Heteronomy is a philosophical concept that describes the submissive behavior that some people acquire when performing actions under the rules imposed by others. This concept has a place in the field of ethics , where it is determined that the moral rules followed by an individual come from the will of a third party.

Related Articles

Heteronomy could be interpreted as the opposite idea to autonomy . People do not achieve self-determination based on their own opinions, but rather, for one reason or another, they allow themselves to be influenced by what is foreign or external.

Feature and important data

The word comes from the Greek heteronomous , which means “dependent on others.”

Immanuel Kant was the one who developed ideas about autonomy and heteronomy in his work “Critique of practical reason”. The philosopher describes heteronomy as the moral character of factors that does not depend on the will of the subject. These factors may be religious, legal, or governmental, as well as the personal interests of others.

There is little freedom in people who live under heteronomy. But following laws should not be confused with being heteronomous , since being a good citizen does not make us lose our autonomy as long as we follow our own moral laws, on the contrary, with this we have a good role within society.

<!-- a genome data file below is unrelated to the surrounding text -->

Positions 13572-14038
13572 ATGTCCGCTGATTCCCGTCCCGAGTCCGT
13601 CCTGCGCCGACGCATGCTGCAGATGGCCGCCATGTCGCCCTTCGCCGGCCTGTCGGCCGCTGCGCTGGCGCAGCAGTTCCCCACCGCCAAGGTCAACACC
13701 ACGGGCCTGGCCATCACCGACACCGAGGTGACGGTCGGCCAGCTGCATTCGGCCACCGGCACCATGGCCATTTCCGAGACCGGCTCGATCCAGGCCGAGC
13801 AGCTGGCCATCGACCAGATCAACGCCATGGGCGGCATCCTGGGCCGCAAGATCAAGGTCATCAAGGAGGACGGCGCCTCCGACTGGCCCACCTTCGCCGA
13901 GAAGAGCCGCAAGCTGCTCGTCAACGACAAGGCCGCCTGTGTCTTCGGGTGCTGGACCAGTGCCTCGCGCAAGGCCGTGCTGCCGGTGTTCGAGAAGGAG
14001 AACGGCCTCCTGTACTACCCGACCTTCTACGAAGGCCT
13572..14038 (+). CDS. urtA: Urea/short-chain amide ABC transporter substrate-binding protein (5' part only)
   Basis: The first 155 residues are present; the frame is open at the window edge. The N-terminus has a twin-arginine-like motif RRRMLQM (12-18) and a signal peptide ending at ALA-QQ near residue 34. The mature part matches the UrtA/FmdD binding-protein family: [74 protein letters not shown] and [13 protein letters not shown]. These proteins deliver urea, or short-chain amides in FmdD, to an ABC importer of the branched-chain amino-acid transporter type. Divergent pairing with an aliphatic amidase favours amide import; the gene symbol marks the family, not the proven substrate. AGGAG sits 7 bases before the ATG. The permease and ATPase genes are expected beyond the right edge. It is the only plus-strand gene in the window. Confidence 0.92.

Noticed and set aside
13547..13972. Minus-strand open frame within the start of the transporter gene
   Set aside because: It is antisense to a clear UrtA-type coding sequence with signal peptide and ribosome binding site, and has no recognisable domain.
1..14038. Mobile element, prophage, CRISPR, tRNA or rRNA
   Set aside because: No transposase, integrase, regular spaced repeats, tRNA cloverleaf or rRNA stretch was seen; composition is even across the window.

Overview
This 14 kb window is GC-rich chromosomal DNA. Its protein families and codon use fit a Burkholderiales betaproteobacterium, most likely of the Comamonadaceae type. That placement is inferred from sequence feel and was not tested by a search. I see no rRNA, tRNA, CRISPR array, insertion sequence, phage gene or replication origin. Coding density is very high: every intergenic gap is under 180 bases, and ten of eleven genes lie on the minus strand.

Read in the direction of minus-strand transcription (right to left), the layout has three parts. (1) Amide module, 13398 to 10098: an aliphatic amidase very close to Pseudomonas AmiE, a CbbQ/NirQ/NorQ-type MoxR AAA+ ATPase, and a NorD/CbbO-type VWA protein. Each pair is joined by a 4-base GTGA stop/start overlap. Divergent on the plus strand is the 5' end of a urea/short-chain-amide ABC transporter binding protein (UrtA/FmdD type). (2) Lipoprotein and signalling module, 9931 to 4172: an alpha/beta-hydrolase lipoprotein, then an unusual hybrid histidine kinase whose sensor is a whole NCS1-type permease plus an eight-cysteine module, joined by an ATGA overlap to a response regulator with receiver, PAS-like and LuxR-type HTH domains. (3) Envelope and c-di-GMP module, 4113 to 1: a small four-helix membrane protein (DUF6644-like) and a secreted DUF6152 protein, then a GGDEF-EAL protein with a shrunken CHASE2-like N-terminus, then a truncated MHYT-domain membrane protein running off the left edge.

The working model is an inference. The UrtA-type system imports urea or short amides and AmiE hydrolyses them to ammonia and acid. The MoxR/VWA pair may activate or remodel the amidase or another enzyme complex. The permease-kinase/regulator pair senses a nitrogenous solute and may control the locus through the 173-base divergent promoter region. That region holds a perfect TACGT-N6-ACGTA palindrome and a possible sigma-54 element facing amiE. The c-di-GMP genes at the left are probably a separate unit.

There are autonomous or sovereign territories , but that does not mean that their inhabitants are. There are also cases in which the society of a country is almost completely heteronomous given the political or religious dominance of its leaders.

Examples of heteronomy

Here are examples of some behaviors of heteronomous people:

  • Members of cults whose leaders lobby for particular actions and believe that only they can tell them how they should live.
  • Always try to be “fashionable” because someone else says it is the best.
  • Enduring abuse by another person believing that it is for our good.
  • Accept the opinions of most people as true before relying on your own criteria.
  • Be faithful to politicians, artists or any other character, even if they have a behavior that goes against our idea of morals and good manners.
  • Accept as our own the tastes of other people to fit in with them.
  • Study what the family wants us to study.
  • Attending political proselytizing events just because someone else orders it.
  • Doing an activity just because all your friends do it.
  • Starting a vice such as tobacco to be able to be in a certain place or with certain people.

Leave a Reply

Your email address will not be published. Required fields are marked *

Check Also
Back to top button